Legal precedents only make things more difficult. The Chevron doctrine (derived from a 33 year old Supreme Court decision) requires federal courts to defer to the judgments (I would not say expertise) of regulatory agencies in matters of statutory ambiguity and interpretation. This exacerbates greatly the agency problems, because since Congressional “contracts” (i.e., laws) are inherently incomplete (they do not specify regulatory actions in every state of the world), such ambiguities and necessities of interpretation are inevitably legion. And under Chevron, the federal courts can do little to rein in an agency. (Justice Gorsuch has criticized Chevron, and hopefully soon there will be an opportunity to reverse it or narrow it substantially.)

The administrative state is a progressive–and Progressive–creation. It reflects deep suspicion and skepticism about private ordering, and a belief in the superior knowledge and moral superiority of an expert class who should be protected from popular whims and passions, as expressed through election results, because those whims and passions are not the reflection of wisdom, knowledge, or dispassionate analysis. (If you want a sick laugh, look at Tom Nichols’ bleatings about expertise at @radiofreetom on Twitter.)  In the progressive worldview, the lack of democratic accountability is a feature, not a bug. Leave these people alone. They know better–and are better–that you!

The strongest case for some insulation of administrative agencies from more intrusive control by the Constitutionally-recognized branches of government is that this facilitates credible commitments: market participants, and citizens generally, know there will be some stability in rules and regulations, and can plan accordingly. But given the tendency to expand the scope of regulations, this translates into stability of overregulation.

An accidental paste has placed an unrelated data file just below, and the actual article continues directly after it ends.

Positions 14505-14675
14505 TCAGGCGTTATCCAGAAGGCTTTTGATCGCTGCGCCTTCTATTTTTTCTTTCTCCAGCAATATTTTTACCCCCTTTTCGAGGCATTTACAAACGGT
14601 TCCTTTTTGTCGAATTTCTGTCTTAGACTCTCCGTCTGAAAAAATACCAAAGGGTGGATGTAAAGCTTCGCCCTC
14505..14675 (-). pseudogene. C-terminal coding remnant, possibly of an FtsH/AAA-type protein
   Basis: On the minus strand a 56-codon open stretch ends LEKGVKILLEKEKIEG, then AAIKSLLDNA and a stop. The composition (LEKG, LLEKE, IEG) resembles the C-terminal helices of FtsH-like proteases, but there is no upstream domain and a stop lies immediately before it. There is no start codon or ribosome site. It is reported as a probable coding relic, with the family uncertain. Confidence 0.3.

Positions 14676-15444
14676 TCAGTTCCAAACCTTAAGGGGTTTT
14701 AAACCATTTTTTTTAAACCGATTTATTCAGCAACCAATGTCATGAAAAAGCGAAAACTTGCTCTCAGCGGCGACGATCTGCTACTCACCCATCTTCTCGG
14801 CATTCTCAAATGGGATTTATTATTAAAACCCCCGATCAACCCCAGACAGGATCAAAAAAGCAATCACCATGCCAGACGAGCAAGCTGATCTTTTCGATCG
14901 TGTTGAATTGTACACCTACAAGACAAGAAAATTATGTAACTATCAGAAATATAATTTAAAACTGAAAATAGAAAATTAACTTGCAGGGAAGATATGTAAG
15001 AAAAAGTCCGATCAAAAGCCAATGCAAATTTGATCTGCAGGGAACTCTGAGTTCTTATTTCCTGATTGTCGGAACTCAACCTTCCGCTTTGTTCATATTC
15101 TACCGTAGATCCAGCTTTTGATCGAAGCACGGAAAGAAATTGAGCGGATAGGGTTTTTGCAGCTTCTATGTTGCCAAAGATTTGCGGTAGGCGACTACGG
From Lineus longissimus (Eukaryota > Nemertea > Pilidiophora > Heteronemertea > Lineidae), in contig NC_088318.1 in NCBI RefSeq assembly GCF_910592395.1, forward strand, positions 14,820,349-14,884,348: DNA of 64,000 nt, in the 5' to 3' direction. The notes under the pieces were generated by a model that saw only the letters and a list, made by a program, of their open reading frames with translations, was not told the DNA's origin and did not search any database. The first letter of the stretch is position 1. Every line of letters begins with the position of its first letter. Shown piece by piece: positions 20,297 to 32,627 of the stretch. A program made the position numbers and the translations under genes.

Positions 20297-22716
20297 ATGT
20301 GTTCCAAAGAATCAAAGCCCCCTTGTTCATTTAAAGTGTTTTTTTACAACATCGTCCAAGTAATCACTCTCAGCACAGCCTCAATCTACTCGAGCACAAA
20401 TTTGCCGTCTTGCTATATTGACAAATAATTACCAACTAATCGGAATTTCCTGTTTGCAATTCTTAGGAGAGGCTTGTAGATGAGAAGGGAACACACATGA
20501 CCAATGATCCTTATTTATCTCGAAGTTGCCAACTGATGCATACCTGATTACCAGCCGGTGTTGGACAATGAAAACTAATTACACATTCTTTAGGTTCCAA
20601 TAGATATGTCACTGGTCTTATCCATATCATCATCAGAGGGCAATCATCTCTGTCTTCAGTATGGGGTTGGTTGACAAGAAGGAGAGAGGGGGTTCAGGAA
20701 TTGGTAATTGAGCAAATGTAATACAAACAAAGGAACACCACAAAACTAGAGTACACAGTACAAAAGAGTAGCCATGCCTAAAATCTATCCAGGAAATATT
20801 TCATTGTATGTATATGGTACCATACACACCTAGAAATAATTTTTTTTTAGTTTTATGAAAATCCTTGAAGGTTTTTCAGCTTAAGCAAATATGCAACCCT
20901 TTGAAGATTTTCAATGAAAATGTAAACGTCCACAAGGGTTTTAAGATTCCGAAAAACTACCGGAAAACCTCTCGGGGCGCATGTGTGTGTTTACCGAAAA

There’s also something, well, Russian about a highly bureaucratic state, largely run by an unelected nomenklatura. Read Tocqueville’s descriptions of 19th century Russia and the 19th century US, and you’ll see that the administrative state leans far more towards the former than the latter.  I would also note that the bureaucracy is one of Putin’s strongest political pillars.

So the news that a few bureaucrats at the EPA are so disenchanted by Trump that they’ve up and quit is encouraging, but it’s at most a small victory in a big war. I have been encouraged by few other wins (e.g., on net neutrality), but the most I hope for is an elimination of some of the most egregious excesses of the Obama (and to a lesser degree Bush) years. The overall trend is towards a more powerful, insular, and unaccountable administrative state, much to the detriment of America’s freedom, dynamism, and prosperity.


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December 21, 2017

Not Exactly What I Asked Santa For, But I’ll Take It